Title:
FLOOR CLEANING ATTACHMENT
Kind Code:
A1


Abstract:
A floor cleaning attachment is configured to attach to a pressure washer lance to receive a flow of fluid. The floor cleaning attachment includes a housing that defines a suction space and includes an attachment point configured to attach to the pressure washer lance to receive the flow of fluid. A rotatable brush is coupled to the housing, a vacuum producing member is coupled to the housing, and a valve is coupled to the housing and movable between a first position in which the flow of fluid is directed onto a floor, a second position in which the flow of fluid is directed to the vacuum producing member to produce a partial vacuum, and a third position in which the flow of fluid is directed to the rotatable brush to rotate the brush.



Inventors:
Gardner, Michael R. (Anderson, SC, US)
Hahn, Klaus K. (Braselton, GA, US)
Application Number:
12/429633
Publication Date:
10/29/2009
Filing Date:
04/24/2009
Primary Class:
International Classes:
A47L7/00
View Patent Images:
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Primary Examiner:
MULLER, BRYAN R
Attorney, Agent or Firm:
Michael Best & Friedrich LLP (TTi) (Milwaukee, WI, US)
Claims:
What is claimed is:

1. A floor cleaning attachment configured to attach to a pressure washer lance to receive a flow of fluid, the floor cleaning attachment comprising: a housing defining a suction space and including an attachment point configured to attach to the pressure washer lance to receive the flow of fluid; a rotatable brush coupled to the housing; a vacuum producing member coupled to the housing; and a valve coupled to the housing and movable between a first position in which the flow of fluid is directed onto a floor, a second position in which the flow of fluid is directed to the vacuum producing member to produce a partial vacuum, and a third position in which the flow of fluid is directed to the rotatable brush to rotate the brush.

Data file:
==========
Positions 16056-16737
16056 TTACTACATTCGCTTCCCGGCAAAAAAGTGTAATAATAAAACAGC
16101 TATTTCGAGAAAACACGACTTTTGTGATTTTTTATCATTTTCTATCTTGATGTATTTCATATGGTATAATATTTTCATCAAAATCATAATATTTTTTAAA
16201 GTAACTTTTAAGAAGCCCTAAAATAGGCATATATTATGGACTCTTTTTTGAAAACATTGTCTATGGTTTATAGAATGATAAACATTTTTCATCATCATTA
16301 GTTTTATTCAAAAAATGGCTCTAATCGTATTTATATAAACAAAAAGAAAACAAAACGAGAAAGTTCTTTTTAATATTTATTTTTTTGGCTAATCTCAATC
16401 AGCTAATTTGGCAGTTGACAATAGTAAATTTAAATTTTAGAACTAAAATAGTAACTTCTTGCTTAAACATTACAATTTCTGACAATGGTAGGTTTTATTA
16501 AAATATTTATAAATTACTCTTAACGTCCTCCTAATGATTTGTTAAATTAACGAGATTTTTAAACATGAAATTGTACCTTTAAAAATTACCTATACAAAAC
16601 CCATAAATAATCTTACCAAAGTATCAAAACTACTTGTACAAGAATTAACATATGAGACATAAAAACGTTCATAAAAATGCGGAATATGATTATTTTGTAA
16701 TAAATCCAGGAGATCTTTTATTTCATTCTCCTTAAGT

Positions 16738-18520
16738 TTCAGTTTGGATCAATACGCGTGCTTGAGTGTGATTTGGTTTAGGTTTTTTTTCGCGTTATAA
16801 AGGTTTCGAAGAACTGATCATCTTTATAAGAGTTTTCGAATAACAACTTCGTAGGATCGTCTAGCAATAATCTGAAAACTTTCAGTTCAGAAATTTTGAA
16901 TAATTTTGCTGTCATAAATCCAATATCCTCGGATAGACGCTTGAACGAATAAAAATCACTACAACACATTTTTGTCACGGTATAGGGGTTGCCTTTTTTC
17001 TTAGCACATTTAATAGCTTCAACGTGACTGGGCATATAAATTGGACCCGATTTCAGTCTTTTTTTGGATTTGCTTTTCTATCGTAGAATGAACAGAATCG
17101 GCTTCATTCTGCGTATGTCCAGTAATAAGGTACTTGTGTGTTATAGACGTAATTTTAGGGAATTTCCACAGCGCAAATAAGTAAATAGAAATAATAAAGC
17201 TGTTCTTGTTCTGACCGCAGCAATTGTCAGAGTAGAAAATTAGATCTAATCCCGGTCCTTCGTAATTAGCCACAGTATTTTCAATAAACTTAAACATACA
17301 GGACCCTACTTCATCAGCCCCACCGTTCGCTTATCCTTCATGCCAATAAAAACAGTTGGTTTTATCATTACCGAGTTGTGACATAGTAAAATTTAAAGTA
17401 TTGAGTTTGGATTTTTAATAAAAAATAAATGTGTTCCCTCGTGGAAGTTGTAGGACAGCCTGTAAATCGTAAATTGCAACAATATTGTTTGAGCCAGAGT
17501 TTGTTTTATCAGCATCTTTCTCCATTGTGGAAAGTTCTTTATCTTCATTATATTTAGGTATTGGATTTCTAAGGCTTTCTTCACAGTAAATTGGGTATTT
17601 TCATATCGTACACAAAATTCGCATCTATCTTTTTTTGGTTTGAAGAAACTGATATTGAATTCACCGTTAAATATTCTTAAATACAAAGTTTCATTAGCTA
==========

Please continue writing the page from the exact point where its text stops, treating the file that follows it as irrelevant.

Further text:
2. The floor cleaning attachment of claim 1, wherein a portion of the housing is transparent.

3. The floor cleaning attachment of claim 1, wherein the housing accommodates interchangeable cylindrical roller brushes.

4. The floor cleaning attachment of claim 1, further comprising a turbine wheel coupled to the rotatable brush and rotatable in response to the flow of fluid.

5. The floor cleaning attachment of claim 4, further comprising a transmission positioned between the turbine and the rotatable brush and arranged to produce different rotational speeds between the turbine and the rotatable brush.

6. The floor cleaning attachment of claim 5, wherein the transmission includes a plurality of gears.

7. The floor cleaning attachment of claim 1, further comprising a detergent reservoir coupled to the housing and fluidly connected to the valve such that detergent is directed onto the floor when the valve is in the first position.

8. The floor cleaning attachment of claim 1, further comprising a squeegee coupled to the housing.

9. The floor cleaning attachment of claim 1, wherein the valve is movable to a fourth position in which a portion of the flow of fluid is directed to one of the floor, the vacuum producing member, and the rotatable brush and another portion of the flow is directed to another of the floor, the vacuum producing member, and the rotatable brush.

10. A floor cleaning attachment configured to attach to a pressure washer lance to receive a flow of fluid, the floor cleaning attachment comprising: a housing defining a suction space and including an attachment point configured to attach to the pressure washer lance to receive the flow of fluid; a spray nozzle coupled to the housing and positioned to selectively receive a portion of the flow of fluid and direct that fluid onto a floor; a venturi coupled to the housing and positioned to selectively receive a portion of the flow of fluid and to produce a partial vacuum adjacent the suction space in response to the flow of fluid through the venturi; a rotatable brush coupled to the housing and selectively rotatable in response to selectively receiving a portion of the flow of fluid; and a valve coupled to the housing and movable to direct the flow of fluid to one of the spray nozzle, the venturi, and the rotatable brush.

11. The floor cleaning attachment of claim 10, wherein a portion of the housing is transparent.

12. The floor cleaning attachment of claim 10, wherein the housing accommodates interchangeable cylindrical roller brushes.

13. The floor cleaning attachment of claim 10, further comprising a turbine coupled to the rotatable brush and rotatable in response to the flow of fluid.

14. The floor cleaning attachment of claim 13, further comprising a transmission positioned between the turbine and the rotatable brush and arranged to produce different rotational speeds between the turbine and the rotatable brush.

15. The floor cleaning attachment of claim 14, wherein the transmission includes a plurality of gears.

16. The floor cleaning attachment of claim 10, further comprising a detergent reservoir coupled to the housing and fluidly connected to the spray nozzle such that detergent is directed onto the floor when fluid is directed to the spray nozzle.

17. The floor cleaning attachment of claim 10, further comprising a squeegee coupled to the housing.